Background: Central Nervous System (CNS) depressants like antipsychotics, opioids, benzodiazepines and zolpidem are frequently used by patients of a wide range of ages. Uncertainty remains about their effect in very old adults (>80 years old) and their potential for pharmacodynamic and pharmacokinetic drug-drug interactions in this population.
Objective: To assess if the use of CNS depressants is associated with a higher risk of hospitalization due to community-acquired pneumonia (CAP) in very old patients.
Methods: In this prospective study, 362 patients over 80 years of age who had been consequently admitted to the general ward of a teaching hospital were examined. Each patient was assessed, by our pharmacovigilance team within 24 hours of admission, to identify outpatient medication use and potential drug-drug interactions.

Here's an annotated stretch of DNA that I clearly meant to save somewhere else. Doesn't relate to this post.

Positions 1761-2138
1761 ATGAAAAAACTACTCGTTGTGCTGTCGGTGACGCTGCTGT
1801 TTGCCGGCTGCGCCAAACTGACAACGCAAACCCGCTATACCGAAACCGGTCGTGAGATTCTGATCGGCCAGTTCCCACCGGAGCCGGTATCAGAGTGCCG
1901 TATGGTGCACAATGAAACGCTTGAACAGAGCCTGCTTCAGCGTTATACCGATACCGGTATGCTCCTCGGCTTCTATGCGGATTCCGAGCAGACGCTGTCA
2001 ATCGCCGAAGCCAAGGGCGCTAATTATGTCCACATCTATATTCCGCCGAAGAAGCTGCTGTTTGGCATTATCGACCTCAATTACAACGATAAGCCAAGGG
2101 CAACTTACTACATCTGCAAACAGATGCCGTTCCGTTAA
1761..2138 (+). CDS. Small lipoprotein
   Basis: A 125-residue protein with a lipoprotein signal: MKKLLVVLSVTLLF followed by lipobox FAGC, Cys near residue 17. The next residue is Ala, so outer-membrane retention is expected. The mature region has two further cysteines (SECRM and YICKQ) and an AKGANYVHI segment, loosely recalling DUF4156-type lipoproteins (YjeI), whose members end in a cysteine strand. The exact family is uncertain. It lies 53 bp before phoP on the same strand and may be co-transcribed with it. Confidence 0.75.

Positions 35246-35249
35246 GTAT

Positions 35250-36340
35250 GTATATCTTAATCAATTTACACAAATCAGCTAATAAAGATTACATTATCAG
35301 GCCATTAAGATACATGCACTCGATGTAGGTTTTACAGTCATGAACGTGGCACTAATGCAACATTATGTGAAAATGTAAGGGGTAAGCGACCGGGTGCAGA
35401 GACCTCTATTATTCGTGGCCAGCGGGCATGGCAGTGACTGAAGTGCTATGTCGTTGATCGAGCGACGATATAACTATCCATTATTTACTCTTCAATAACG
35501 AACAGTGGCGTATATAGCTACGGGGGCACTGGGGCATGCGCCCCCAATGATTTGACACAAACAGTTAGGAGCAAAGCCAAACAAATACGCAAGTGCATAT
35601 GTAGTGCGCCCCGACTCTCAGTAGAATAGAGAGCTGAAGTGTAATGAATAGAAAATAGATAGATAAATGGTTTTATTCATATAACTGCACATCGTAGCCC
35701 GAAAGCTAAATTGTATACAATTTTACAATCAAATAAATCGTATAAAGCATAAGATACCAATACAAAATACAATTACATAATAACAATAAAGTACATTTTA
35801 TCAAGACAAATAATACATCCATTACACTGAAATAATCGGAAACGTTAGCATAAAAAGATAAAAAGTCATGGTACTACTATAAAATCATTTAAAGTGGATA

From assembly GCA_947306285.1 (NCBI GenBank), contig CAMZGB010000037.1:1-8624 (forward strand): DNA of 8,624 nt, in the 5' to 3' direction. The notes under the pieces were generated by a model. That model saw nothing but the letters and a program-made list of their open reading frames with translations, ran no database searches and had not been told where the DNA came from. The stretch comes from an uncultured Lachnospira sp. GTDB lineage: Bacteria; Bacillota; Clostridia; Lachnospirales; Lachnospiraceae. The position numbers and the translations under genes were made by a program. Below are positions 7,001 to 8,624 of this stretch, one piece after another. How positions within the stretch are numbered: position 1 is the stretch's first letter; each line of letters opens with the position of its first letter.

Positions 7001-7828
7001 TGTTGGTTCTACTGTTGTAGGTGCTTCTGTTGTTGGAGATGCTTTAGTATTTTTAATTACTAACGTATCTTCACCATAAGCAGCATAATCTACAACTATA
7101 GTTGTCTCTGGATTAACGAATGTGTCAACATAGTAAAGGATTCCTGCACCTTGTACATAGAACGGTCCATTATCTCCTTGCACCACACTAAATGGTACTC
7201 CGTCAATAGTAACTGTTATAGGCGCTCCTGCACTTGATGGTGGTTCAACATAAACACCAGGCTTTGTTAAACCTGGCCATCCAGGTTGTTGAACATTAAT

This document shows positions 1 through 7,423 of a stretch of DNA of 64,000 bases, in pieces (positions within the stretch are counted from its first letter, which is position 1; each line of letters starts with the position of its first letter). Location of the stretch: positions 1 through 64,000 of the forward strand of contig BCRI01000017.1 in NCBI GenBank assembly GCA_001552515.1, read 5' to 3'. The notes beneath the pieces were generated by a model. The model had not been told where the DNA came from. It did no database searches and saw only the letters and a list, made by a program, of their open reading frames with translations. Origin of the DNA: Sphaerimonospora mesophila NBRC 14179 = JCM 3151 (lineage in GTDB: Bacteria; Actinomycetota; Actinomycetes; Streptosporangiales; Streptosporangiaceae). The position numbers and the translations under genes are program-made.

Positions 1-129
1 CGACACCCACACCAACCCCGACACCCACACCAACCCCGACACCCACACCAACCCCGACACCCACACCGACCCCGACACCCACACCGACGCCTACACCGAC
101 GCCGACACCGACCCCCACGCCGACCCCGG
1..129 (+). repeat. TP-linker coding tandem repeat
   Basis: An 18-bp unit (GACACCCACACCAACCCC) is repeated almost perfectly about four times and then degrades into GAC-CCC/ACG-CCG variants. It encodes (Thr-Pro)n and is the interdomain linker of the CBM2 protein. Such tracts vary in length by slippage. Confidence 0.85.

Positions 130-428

Results: The overall use of CNS depressants as a group was not associated with a higher risk of admission due to CAP in very old patients (55% vs. 49%; OR=1.28 [0.76-2.16], p=0.34). However, the use of antipsychotics was associated with a higher rate of admissions due to CAP in this population (OR=1.98 [1.10-3.57], p=0.02). No association was seen between opioids (p=0.27), zolpidem (p=0.83), or benzodiazepines (p=0.15) and the rate of admissions due to CAP in these patients. Moreover, pharmacodynamic or pharmacokinetic interactions leading to CNS depression were equally found in patients admitted for CAP and those admitted for other reasons.
Conclusion: The use of antipsychotics in very old adults was associated with an increased risk of hospital admission due to CAP. This suggests that the use of these medications in this population should be done with caution. No association was observed with opioids, benzodiazepines and zolpidem with the latter outcome.
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